Paper making machines are large affairs.  Sometimes they weigh as much as 400 tons each.  But they handle each sheet as carefully as if they had a fine sense of touch.  These machines take the stock, press it into paper, and cut it into the desired size of sheet.

You see here a battery of paper machines performing the last act in paper manufacture.  The finger bars, mad of flat strips of wood, receive the cut paper, and turn the sheets out on a receiving table.  At this table stands an inspector.  She is an expert in her work.  Each sheet of paper undergoes her careful scrutiny.  If it is  defective in anyway the sheet is thrown out; for nothing but first-class material is produced in this factory.  Sometimes a sheet will have a flaw in coloring, or in texture: or it may have been torn slightly in it's many handlings.  The sheets that are approved are stacked up, and are ready for further folding or cutting if needs be.

You will observe certain things in this factory that are necessary both for the health of the workers and for the work.  The place is  well lighted by side windows.  The inspectors do not have to face a bright glare.  Nor do they have to work under artificial light.  They are seated so do not tire so quickly at their exacting work.  The machines have iron guards to reduce danger of accidents.  All this is very much in contrast with the factory of several years ago, when employees were looked upon merely as a part of the machinery.

Of what things is paper made?  Name some of the processes in paper making?  How does our supply of paper depend on forests?  Account for the shortage of paper during the Great European War.  From what is pulp made?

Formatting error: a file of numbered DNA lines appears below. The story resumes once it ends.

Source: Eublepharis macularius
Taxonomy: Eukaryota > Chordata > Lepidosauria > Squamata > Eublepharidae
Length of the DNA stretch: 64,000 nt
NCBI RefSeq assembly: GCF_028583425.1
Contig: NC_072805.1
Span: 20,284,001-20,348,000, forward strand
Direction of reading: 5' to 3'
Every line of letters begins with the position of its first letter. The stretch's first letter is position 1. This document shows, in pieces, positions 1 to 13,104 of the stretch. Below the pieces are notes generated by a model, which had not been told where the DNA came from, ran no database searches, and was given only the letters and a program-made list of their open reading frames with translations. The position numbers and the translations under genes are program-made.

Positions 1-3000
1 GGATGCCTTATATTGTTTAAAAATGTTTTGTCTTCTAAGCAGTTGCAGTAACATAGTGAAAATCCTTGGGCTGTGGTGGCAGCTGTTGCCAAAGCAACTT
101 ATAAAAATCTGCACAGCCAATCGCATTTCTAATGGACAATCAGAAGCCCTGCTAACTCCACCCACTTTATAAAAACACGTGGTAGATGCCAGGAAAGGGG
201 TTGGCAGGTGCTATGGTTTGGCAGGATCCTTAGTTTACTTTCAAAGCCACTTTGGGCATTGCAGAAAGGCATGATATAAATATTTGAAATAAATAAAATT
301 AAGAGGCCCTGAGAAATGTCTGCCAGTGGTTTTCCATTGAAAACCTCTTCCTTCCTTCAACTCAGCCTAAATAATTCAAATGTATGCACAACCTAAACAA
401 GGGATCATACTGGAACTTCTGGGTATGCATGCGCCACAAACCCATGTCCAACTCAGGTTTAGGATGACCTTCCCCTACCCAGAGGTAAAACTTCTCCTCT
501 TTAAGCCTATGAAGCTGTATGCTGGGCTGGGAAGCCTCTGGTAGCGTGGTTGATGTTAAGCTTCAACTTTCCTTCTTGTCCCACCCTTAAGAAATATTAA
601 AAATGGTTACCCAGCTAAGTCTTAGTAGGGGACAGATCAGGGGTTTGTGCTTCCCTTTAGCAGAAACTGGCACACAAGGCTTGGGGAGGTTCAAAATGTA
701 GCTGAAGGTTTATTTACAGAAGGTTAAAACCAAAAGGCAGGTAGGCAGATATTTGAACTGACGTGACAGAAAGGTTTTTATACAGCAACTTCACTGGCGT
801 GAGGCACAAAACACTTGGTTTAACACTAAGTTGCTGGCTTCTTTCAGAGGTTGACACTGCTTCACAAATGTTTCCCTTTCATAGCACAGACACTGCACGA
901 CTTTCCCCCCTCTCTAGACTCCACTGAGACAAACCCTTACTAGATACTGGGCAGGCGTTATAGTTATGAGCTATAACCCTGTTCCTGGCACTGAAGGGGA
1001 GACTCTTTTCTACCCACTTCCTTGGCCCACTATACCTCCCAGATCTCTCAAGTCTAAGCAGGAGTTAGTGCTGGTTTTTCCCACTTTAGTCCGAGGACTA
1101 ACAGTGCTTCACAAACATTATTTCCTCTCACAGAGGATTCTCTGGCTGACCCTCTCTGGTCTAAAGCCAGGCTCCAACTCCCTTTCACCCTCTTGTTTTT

Copyright by The Keystone View Company."

Monday, May 7, 2012

Men at Work

No, not the Australian rock band.  Why are there fewer pictures of people working than, pictures of people at the beach?  After all, most of us will spend far more hours working than at the beach.  Is it because we hate our jobs?  I've been working since I was ten years old, and I've only had a few jobs that I really liked.  That doesn't mean that I hated the other jobs.  It just means that those jobs were a means to an end.  I don't know what these men are doing.  It looks like some kind of machine shop.  If they were skilled craftsmen, they probably made, comparatively, a good wage for the time.  But how many of them looked forward to work, and how many of them looked forward to a weekend doing something else?

Saturday, May 5, 2012

Bare Legs in the Snow

Written on the back of the top image, "Lassen Park Pat & Margret," the second, "Elaine B. Lassen."

It might have been quite warm the day these pictures were taken.  Mount Lassen Volcanic National Park is one of the snowiest places in California and it's not uncommon, even in these days of climate change, for there to be a blanket of snow well into the summer.  So, let's not make fun of Margret for choosing fashion over warmth.  I've hiked Lassen, in summer, in snow, in shorts and a tee shirt, and been very comfortable.  Climbing the peak, mid-day, in the sun, even in snow can be sweaty work.  Again, I know this from experience.

Mount Lassen is the southernmost active volcano in the continental United States.  It's part of the Cascade Range.  After thousands of years of dormancy, a series of eruptions began in 1914 and lasted until 1921.  On August 9, 1916, congress created Mount Lassen Volcanic National Park to preserve the landscape and it's devastation.  Compare that to Mount St. Helens after it's eruption,  where the creation of a new national park was blocked by timber interests that wanted to remove the downed trees, and those opposed to the parks movement on general principle. Yes, it is possible to go backwards.  Those interested in the U.S. National Parks system can go to

Wednesday, May 2, 2012

Party Party

Nothing written on the back of this photo, but I'm guessing the fifties and somewhere in Europe.  Take a look at the table top, and you'll see a pack of TAT cigarettes.  Now, I hate smoking.  My European mother was a smoker, and every time she lit up, I got a bad headache.  But, because of her habit, I have a working knowledge of American tobacco brands, and I've never heard of TAT.  Love the parasol.

Tuesday, May 1, 2012

Bad Decision on the Beach

Who thought this photo was a good idea?  Well, that's one of the nice things about film.  Our momentary lapses in judgement don't go away with the press of a delete button.  So here it is, for all to see.  A young woman allowing herself to be ridden on the beach.